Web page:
Working Forests 101: The Importance of Working Forests in the US

Posted by Hannah Jefferies

Earlier this week, I traveled to Washington D.C. to participate in a Working Forests 101 panel to present findings from two Forest2Market reports that were commissioned by the National Alliance of Forest Owners (NAFO). The House of Representatives Working Forest Caucus organized the panel to educate Congressional staffers on the operational practices, public-private interfaces, and benefits of working forests— forests that are actively-managed to produce forest products. The Working Forest Caucus is a bipartisan forum to discuss government policies that promote and preserve working forests in the United States.

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Topics: working forests


NAFO Releases Forest2Market Report on Inventories, Removals on Privately-Owned Timberlands

Posted by Hannah Jefferies

The National Alliance of Forest Owners (NAFO) recently contracted Forest2Market to study trends in inventories and removals on privately-owned[1] timberlands[2] in forested areas of the contiguous United States to determine whether more wood is growing on US timberlands than is harvested. 

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Topics: forest industry news, forest industry trends, privately-owned timberlands, forest inventories, forest removals


Mid-Year Report: PNW Forest Industry Performance and 2H2016 Developments

Posted by Greg Frohn

As we head into the throes of summer, we’ve enjoyed a much cooler and wetter weather cycle than this time last year, particularly here in the Inland region of the Pacific Northwest (PNW). But with the hot temperatures of wildfire season on the horizon, it’s a good time to reflect on industry developments in the region during the first half of 2016.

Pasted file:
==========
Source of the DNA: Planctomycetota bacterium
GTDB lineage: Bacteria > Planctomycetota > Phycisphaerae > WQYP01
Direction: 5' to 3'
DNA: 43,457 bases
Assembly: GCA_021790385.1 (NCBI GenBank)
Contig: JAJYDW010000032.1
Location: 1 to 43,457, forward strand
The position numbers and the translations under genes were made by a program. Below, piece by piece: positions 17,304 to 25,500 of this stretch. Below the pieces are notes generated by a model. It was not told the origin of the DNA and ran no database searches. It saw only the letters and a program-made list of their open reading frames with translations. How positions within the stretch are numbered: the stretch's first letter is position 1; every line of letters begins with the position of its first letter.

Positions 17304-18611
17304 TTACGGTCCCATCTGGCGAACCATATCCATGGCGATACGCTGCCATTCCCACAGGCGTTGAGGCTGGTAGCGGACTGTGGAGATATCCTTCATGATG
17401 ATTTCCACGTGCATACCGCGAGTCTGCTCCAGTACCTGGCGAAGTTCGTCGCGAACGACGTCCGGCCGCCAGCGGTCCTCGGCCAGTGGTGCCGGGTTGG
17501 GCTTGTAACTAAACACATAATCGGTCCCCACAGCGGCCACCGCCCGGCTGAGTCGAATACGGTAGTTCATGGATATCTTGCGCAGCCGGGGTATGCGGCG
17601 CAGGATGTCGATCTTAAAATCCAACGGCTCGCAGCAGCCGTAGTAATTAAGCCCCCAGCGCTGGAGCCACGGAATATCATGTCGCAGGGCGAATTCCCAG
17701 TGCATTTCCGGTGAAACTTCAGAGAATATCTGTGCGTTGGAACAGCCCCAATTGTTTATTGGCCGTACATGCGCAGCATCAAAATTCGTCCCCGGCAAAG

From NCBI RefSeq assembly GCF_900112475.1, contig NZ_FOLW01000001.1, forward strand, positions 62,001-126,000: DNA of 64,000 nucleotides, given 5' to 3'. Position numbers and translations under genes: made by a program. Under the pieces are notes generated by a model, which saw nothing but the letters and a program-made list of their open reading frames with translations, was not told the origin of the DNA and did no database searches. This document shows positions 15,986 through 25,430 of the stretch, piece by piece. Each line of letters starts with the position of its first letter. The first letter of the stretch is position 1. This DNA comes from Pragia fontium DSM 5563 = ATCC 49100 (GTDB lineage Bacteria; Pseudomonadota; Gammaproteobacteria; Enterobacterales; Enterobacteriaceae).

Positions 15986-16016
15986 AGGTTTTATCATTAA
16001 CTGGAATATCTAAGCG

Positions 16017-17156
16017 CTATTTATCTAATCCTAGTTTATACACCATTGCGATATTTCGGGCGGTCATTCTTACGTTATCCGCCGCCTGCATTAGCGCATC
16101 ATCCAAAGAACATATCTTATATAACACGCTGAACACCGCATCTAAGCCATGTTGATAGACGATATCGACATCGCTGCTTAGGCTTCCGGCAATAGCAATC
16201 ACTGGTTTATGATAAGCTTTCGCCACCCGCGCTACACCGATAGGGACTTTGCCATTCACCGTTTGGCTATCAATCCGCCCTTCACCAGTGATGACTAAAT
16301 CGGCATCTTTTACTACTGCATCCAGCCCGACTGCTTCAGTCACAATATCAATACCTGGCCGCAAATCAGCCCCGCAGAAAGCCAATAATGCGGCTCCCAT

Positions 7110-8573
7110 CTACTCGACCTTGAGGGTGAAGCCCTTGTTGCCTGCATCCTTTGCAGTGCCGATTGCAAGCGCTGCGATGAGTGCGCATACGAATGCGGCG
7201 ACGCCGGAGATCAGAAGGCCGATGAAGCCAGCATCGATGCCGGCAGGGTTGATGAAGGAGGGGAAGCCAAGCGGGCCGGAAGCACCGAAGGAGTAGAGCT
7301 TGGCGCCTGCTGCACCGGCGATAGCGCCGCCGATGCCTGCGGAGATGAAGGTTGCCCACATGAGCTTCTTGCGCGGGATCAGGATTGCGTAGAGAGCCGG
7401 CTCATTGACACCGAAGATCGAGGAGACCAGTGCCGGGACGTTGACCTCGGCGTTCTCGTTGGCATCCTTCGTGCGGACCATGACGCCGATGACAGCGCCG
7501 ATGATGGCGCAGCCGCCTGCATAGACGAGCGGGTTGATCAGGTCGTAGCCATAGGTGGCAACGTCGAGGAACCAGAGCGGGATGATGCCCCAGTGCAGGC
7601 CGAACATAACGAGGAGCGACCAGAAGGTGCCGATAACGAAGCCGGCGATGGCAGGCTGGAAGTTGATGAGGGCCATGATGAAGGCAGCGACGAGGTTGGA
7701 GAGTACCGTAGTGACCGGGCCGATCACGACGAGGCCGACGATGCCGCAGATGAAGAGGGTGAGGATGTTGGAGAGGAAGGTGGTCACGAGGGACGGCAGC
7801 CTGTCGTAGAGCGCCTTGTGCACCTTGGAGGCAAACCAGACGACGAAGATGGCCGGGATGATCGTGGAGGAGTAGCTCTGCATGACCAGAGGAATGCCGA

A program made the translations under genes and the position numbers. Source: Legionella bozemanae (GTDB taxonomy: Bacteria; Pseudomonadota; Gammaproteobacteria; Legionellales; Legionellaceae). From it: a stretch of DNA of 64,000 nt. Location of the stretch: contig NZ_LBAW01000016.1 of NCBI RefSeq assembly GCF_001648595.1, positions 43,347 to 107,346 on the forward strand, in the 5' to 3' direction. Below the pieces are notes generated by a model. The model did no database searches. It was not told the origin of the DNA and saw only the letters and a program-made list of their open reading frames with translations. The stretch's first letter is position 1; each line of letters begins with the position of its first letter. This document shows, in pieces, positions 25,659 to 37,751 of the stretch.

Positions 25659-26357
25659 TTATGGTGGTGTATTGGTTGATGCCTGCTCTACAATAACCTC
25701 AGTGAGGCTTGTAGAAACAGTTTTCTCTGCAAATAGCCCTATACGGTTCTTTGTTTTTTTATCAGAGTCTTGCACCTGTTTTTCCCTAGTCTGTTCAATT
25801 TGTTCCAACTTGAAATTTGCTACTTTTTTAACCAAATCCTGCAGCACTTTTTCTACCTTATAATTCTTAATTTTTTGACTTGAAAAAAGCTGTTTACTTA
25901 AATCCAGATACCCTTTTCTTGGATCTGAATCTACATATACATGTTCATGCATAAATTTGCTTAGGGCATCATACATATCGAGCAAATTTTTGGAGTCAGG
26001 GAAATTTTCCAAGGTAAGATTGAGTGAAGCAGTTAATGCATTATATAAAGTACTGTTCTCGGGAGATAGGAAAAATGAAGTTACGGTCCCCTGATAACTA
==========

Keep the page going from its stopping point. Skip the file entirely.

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Topics: forest industry news, forest industry trends, PNW forest industry


New USDA Data Explores Values, Trends of Family Forest Owners

Posted by John Greene

The millions of forestland owners across America—from institutional investors to small families and individuals—maintain their ownership in these lands for a variety of reasons. For example, Real Estate Investment Trusts (REITs) generally focus on acquiring vast acreages of forestland and operate with the philosophy of generating annual income through the sale of both land and timber. Similar to REITs, Timber Investment Management Organizations (TIMOs) also generally acquire large tracts of forestland, but operate with a philosophy of generating long-term investment income; the primary focus is on a financial gain that is realized at the time the land and timber are sold, which could be years or decades. Federal and state government agencies also own large tracts of forestland throughout the country, which are primarily maintained for timber harvesting, recreation and the preservation of wildlife. 

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Topics: forest sustainability, forest ownership, forest management, family forest owners


Accurately Measuring Forest Sustainability

Posted by John Greene

The biological sustainability of a forest can accurately be measured via two primary methods. The first method seeks to measure the volume of forest inventory; analyzing inventory changes over time is an effective way to gauge the balance of growth and removals in a specific geographic area. In this scenario, inventory increases indicate that biological tree growth outpaces removals, and inventory decreases indicate that removals outpace tree growth.

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Topics: forest sustainability, wood fiber supply


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